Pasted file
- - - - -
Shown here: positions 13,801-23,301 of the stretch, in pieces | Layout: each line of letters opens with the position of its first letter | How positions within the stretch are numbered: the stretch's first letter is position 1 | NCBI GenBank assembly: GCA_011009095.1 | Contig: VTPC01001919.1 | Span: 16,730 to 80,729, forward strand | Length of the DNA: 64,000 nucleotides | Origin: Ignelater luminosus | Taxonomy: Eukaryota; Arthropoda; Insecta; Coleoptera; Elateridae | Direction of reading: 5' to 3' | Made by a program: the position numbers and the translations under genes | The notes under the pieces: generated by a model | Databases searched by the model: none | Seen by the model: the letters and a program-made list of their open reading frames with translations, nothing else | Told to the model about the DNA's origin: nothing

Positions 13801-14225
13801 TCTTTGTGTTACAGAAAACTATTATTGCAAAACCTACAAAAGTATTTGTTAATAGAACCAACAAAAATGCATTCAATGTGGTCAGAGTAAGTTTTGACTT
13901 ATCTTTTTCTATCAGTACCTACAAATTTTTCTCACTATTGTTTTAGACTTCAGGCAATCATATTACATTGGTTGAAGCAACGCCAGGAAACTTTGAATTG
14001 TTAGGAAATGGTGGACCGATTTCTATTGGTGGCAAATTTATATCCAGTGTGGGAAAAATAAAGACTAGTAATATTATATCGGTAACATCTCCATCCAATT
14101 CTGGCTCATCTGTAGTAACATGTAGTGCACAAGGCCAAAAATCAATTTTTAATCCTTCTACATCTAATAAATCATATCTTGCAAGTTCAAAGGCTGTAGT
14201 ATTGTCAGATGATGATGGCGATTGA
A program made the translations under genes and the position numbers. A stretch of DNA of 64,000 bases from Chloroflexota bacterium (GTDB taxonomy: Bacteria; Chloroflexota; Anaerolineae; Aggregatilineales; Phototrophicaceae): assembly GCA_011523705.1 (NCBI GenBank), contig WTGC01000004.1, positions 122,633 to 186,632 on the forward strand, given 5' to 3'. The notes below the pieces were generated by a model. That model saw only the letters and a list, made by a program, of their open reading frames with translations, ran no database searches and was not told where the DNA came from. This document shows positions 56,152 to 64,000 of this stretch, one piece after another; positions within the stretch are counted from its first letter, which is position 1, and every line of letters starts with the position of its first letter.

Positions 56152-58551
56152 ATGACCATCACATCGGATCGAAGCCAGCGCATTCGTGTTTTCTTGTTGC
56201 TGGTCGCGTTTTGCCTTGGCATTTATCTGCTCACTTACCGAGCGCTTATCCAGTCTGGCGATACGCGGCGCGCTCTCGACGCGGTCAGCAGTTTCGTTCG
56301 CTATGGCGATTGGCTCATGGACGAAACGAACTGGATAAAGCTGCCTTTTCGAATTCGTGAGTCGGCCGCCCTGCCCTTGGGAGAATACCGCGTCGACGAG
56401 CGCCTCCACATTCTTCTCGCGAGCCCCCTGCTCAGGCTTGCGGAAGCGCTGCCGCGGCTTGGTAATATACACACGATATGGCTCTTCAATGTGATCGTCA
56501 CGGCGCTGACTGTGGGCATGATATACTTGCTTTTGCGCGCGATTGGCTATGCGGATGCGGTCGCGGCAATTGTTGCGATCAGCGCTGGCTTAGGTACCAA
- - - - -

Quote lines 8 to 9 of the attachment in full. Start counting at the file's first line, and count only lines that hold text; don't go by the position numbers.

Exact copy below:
A program made the translations under genes and the position numbers. A stretch of DNA of 64,000 bases from Chloroflexota bacterium (GTDB taxonomy: Bacteria; Chloroflexota; Anaerolineae; Aggregatilineales; Phototrophicaceae): assembly GCA_011523705.1 (NCBI GenBank), contig WTGC01000004.1, positions 122,633 to 186,632 on the forward strand, given 5' to 3'. The notes below the pieces were generated by a model. That model saw only the letters and a list, made by a program, of their open reading frames with translations, ran no database searches and was not told where the DNA came from. This document shows positions 56,152 to 64,000 of this stretch, one piece after another; positions within the stretch are counted from its first letter, which is position 1, and every line of letters starts with the position of its first letter.

Positions 56152-58551